Furthermore, the feedback vertex set problem has applications in VLSI chip design.[13]

## Notes

1. ^ unpublished results due to Garey and Johnson, cf. Garey & Johnson (1979): GT7
2. ^
3. ^ a b Karp (1972)
4. ^ Fomin & Villanger (2010)
5. ^
6. ^
7. ^
8. ^
9. ^ Dinur & Safra 2005
10. ^ Becker & Geiger (1996). See also Bafna, Berman & Fujito (1999) for an alternative approximation algorithm with the same approximation ratio.
11. ^
12. ^
13. ^

## References

### Research articles

• Bafna, Vineet; Berman, Piotr; Fujito, Toshihiro (1999), "A 2-approximation algorithm for the undirected feedback vertex set problem", SIAM Journal on Discrete Mathematics, 12 (3): 289–297 (electronic), doi:10.1137/S0895480196305124, MR 1710236.
• Becker, Ann; Bar-Yehuda, Reuven; Geiger, Dan (2000), "Randomized algorithms for the loop cutset problem", Journal of Artificial Intelligence Research, 12: 219–234, arXiv:1106.0225, doi:10.1613/jair.638, MR 1765590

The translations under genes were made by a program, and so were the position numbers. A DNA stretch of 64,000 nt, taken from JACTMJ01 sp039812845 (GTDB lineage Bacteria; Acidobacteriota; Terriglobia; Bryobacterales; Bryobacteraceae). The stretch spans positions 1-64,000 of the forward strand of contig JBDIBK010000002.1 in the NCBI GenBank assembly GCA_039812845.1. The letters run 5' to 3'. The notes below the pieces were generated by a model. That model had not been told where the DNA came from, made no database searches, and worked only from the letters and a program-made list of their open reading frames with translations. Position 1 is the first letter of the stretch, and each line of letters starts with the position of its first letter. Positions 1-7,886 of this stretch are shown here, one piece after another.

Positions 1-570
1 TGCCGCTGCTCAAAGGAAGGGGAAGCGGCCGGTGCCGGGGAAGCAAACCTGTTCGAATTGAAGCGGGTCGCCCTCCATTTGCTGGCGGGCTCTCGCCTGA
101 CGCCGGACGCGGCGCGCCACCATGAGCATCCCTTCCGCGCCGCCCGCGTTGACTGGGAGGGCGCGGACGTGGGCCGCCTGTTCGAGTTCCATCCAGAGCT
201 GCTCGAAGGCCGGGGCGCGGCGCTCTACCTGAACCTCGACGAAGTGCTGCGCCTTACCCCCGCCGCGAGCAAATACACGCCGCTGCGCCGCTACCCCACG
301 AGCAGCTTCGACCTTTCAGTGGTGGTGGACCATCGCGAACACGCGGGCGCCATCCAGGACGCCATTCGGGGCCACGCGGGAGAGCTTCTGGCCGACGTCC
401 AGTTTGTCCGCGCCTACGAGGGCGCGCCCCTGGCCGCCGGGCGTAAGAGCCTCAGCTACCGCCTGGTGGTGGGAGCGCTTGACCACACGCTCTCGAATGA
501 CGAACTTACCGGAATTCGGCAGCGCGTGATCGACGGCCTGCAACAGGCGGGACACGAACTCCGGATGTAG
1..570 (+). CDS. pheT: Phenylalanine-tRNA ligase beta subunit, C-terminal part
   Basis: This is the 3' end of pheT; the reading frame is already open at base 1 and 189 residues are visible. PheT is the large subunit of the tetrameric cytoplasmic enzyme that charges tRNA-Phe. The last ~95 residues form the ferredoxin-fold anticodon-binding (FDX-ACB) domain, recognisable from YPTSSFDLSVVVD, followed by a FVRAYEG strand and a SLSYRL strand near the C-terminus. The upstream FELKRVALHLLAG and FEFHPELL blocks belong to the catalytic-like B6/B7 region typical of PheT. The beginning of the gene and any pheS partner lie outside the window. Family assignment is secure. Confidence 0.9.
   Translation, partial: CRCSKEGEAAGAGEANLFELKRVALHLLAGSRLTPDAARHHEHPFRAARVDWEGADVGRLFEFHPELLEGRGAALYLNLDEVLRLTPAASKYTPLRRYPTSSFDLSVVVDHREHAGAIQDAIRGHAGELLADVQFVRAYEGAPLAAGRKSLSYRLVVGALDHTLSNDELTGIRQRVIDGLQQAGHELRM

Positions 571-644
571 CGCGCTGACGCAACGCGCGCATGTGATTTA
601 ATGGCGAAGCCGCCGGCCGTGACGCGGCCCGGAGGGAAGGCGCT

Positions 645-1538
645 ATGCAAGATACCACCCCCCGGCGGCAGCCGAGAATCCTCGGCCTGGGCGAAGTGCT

• Becker, Ann; Geiger, Dan (1996), "Optimization of Pearl's method of conditioning and greedy-like approximation algorithms for the vertex feedback set problem.", Artificial Intelligence, 83 (1): 167–188, doi:10.1016/0004-3702(95)00004-6
• Cao, Yixin; Chen, Jianer; Liu, Yang (2010), "On feedback vertex set: new measure and new structures", in Kaplan, Haim (ed.), Proc. 12th Scandinavian Symposium and Workshops on Algorithm Theory (SWAT 2010), Bergen, Norway, June 21-23, 2010, Lecture Notes in Computer Science, 6139, pp. 93–104, arXiv:1004.1672, Bibcode:2010LNCS.6139...93C, doi:10.1007/978-3-642-13731-0_10, ISBN 978-3-642-13730-3
• Chen, Jianer; Fomin, Fedor V.; Liu, Yang; Lu, Songjian; Villanger, Yngve (2008), "Improved algorithms for feedback vertex set problems", Journal of Computer and System Sciences, 74 (7): 1188–1198, doi:10.1016/j.jcss.2008.05.002, MR 2454063
• Chen, Jianer; Liu, Yang; Lu, Songjian; O'Sullivan, Barry; Razgon, Igor (2008), "A fixed-parameter algorithm for the directed feedback vertex set problem", Journal of the ACM, 55 (5), Art. 21, doi:10.1145/1411509.1411511, MR 2456546